Walking down a dirt trail at CIMI, you may be startled by a sudden rustling in the foliage by your feet. Not to worry, it is usually the harmless, albeit timid, side-blotched lizard! These small members of the class Reptilia are seen throughout Catalina Island, hiding in rocks, hillside crevices, roots and shrubs. Because they are ectothermic, meaning they regulate their body temperature through external sources, you can often find them sunning themselves on top of warm rocks. Side-blotched lizards eat a wide variety of insects, and are abundant in the deserts of western North America.

The side-blotched lizard is one of the last lizards to enter hibernation in the fall, and one of the first to emerge in the spring. When the weather cools and does not provide enough heat for the lizard to maintain enough body heat for activity, they enter hibernation. This allows the lizard to survive months without the scarce food and water, surviving off the water and nutrients already in their bodies.

Side-blotched lizards exhibit polymorphism, which means they exhibit more than the normal number of morphs or “genders”. They actually have the highest number of morphs per species! There are three morphs for males, and two for females. One of the female morphs, the orange-throated females produce a lot of small eggs. Yellow-throated females produce a small amount of large eggs.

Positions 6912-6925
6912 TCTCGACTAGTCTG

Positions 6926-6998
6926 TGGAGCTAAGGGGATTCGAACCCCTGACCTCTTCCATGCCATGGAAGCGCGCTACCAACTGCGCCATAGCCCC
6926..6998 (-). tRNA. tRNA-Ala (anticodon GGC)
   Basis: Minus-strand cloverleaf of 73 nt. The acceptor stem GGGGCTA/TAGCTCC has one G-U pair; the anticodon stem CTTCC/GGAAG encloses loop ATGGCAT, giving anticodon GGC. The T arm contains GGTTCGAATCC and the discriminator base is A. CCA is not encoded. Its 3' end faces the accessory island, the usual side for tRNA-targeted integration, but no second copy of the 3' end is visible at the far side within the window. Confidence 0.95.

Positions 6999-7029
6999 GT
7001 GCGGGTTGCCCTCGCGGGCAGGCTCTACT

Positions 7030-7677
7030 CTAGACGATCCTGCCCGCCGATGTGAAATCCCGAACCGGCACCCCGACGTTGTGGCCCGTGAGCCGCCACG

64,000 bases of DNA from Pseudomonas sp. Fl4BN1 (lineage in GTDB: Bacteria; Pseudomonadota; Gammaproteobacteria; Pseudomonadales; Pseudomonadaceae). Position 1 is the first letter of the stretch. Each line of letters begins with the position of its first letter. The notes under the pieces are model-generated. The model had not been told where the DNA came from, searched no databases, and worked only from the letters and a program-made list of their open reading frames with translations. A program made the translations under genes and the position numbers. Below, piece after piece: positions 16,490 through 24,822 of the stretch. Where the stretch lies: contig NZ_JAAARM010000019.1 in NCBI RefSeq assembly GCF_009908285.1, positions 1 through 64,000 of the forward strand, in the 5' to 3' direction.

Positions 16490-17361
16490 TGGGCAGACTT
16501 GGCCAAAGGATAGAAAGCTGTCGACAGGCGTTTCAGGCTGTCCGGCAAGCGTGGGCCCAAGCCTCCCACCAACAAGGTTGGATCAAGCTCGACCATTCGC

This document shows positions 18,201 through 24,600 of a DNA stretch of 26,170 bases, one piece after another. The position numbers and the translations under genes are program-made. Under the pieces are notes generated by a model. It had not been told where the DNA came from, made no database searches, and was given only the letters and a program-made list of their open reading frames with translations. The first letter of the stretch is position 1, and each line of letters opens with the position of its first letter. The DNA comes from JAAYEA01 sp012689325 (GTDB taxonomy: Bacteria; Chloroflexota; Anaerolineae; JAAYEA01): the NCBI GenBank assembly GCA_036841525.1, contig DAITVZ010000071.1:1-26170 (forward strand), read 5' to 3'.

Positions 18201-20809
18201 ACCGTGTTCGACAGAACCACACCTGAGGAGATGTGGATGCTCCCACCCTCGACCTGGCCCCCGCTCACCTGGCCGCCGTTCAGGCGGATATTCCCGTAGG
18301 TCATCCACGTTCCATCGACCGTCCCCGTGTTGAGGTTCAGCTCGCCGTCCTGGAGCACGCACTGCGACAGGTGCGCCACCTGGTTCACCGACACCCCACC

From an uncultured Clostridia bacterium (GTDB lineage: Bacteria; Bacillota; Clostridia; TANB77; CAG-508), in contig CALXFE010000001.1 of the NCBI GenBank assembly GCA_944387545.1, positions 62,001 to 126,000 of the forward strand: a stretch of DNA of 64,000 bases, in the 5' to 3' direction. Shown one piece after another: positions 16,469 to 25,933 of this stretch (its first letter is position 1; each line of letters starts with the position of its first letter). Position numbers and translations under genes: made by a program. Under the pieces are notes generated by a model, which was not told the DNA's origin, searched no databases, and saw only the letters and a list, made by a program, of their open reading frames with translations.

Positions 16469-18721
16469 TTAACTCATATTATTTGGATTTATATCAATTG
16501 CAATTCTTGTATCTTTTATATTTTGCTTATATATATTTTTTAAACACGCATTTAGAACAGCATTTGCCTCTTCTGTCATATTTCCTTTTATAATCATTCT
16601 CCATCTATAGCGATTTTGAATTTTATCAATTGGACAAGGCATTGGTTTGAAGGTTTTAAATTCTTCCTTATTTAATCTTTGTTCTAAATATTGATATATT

The males compete in a rock-paper-scissors way, where one male wins over another, but loses to a third. Orange-throated males are the most dominant, making them the rock. Blue-throated males are less dominant, making them the scissors. Yellow-throated males are the least dominant, making them the paper. However, like paper covering rock, yellow-throated males are sneakers and can cleverly steal females from the orange-throated males. Males will also guard their territories aggressively. If they see another male approaching their territory, they will perform pushups as a warning sign. If the intruder comes closer, the male will rush at them and begin butting and nipping.

Lizards have a defense mechanism against predation called autotomy. Lizards are actually able to drop their tails when threatened! Because of a fracture plane in its spine, they are able to break their tail off and leave it to distract the predator. Sometimes the tail has bright colors, or eye-catching patterns, or can keep moving while the lizard stays still in the hopes that the predator will go after the tail instead of the rest of the lizard. This is often a last resort technique, because lizards often have fat deposits in their tails for hibernation or food shortage, and dropping the tail means losing that. It is also a lengthy healing process, and can take anywhere from a few months to a year to regenerate the tail.

So, now you know that an animal missing a body part might be able to beat you in a pushup contest!

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